Though rules are different across different competition organizations, most squatting rules ask the competitor to squat deep enough such that the crease of their hip drops below their knee cap for the squat to count. 


The closest thing to a full-body compound lift in the weightlifting world, the deadlift is also the nearest workout to a test of pure strength (and willpower) there is. There are no rules on depth, speed, or style of deadlifts that guide lifters—one must simply lift the loaded bar off the ground and stand up with it in their hands. The lift recruits muscles from the upper body, back, quads, hamstrings, glutes, and core to work in unison.

Powerlifters may employ different stances (conventional, sumo) and grips (hook, mixed, overhand) to get the weight off the ground.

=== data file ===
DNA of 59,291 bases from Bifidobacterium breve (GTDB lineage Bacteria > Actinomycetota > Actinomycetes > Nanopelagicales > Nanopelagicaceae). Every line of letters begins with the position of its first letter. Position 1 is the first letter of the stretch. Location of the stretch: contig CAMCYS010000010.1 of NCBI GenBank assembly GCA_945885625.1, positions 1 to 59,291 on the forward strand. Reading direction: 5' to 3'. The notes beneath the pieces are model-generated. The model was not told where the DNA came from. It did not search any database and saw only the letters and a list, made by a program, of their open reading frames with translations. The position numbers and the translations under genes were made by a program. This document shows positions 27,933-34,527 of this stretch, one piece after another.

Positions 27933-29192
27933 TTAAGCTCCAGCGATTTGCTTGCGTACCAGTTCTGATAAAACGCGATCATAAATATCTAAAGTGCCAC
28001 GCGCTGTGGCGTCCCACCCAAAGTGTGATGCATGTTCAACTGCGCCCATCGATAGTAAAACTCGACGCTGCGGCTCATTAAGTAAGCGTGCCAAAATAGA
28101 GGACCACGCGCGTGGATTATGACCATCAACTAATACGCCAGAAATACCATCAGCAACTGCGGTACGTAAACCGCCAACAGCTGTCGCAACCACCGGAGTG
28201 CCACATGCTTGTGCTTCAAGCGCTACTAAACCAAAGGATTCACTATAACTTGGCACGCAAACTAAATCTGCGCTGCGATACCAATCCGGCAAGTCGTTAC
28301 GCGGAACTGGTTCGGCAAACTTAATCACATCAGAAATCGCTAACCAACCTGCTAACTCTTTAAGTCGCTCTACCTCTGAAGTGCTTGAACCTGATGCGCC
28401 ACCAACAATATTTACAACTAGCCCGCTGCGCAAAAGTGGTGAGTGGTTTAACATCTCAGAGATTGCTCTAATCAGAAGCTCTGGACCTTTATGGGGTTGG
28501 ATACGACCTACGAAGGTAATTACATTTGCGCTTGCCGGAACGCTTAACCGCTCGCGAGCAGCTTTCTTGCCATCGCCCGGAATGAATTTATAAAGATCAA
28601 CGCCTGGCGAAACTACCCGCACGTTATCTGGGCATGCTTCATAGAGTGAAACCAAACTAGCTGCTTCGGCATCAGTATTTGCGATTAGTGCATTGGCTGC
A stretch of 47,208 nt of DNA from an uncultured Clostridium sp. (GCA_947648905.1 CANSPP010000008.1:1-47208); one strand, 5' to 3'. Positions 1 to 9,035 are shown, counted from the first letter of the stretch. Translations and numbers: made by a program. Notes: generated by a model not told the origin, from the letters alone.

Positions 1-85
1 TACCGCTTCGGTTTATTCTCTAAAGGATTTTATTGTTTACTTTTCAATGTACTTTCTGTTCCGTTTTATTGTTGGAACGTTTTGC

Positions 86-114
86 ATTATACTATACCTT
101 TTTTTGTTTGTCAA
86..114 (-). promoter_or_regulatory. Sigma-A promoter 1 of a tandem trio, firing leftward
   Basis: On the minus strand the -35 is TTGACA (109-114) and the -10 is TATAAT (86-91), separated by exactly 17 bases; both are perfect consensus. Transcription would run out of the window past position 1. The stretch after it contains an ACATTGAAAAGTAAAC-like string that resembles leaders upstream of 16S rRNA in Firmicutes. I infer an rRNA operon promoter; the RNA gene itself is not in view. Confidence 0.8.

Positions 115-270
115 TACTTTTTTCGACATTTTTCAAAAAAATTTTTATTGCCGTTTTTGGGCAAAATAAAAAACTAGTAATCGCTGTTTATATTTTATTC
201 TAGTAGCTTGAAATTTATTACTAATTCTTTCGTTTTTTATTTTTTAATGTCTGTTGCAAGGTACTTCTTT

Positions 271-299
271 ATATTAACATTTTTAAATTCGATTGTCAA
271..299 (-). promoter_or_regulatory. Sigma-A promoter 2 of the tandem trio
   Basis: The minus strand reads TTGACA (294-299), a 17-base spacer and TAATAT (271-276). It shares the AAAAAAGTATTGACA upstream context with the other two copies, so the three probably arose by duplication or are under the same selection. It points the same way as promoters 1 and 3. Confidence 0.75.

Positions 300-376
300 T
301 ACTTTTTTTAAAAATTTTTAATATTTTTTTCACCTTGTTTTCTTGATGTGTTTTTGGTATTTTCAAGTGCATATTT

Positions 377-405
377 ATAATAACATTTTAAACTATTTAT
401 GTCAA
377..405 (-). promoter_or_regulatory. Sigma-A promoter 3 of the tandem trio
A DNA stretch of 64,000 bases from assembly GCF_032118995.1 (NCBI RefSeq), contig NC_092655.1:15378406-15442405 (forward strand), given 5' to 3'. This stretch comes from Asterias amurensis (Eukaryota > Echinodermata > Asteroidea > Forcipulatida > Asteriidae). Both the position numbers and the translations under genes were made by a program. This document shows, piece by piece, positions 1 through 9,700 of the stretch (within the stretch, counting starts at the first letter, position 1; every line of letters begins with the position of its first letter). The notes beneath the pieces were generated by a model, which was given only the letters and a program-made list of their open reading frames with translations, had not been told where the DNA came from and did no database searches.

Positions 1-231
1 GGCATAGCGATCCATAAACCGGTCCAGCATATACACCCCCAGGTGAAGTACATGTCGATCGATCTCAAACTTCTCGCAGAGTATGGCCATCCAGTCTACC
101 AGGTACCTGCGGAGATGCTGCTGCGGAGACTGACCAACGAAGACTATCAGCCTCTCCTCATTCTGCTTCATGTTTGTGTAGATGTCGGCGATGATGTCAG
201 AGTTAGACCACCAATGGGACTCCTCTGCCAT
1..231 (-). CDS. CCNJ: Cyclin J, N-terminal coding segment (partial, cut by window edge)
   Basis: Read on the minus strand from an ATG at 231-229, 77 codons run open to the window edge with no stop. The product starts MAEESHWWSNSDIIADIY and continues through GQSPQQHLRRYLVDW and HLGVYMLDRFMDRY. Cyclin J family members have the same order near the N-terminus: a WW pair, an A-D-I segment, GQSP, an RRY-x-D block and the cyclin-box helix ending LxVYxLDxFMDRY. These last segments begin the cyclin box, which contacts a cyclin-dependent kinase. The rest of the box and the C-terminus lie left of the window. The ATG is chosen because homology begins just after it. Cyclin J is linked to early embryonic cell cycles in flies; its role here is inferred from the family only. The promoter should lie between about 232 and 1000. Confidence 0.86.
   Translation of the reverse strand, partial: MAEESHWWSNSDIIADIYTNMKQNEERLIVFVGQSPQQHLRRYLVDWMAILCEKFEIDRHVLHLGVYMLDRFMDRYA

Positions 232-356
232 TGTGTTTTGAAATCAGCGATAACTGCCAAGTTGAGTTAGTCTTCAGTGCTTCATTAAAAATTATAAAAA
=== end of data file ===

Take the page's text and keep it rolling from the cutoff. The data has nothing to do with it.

georgian weightlifter lasha talakhadze
Lasha Talakhadze, the greatest Olympic lifter of all time, snatching several hundred pounds will reliably perfect form.

What Is Weightlifting?

Weightlifting is a strength sport in which athletes must lift as much as possible for a single repetition in either the clean & jerk or the snatch.

Unlike powerlifting, weightlifting is also a recognized Olympic sport, which is why the snatch and clean & jerk are often called Olympic lifts. Like powerlifting, competitors are scored by the weight totals and within their weight classes first, and also awarded based on highest totals in the individual lifts.

Weightlifting movements generally require more explosive force and form than their powerlifting counterparts, which is evident if you’ve ever seen a person fling hundreds of pounds over their head and hold it there for several seconds.

The Lifts


Weightlifting is often described as more athletic, more explosive powerlifting. The snatch typifies this. The lifter must throw a loaded barbell from the floor to above their head, while simultaneously completing a squat. If you’ve never seen it done or struggle to visualize it, look no further than the Michael Jordan of weightlifting, Lasha Talakhadze, whose snatch record of 225kg, or 496 pounds, is the current world record figure for the lift.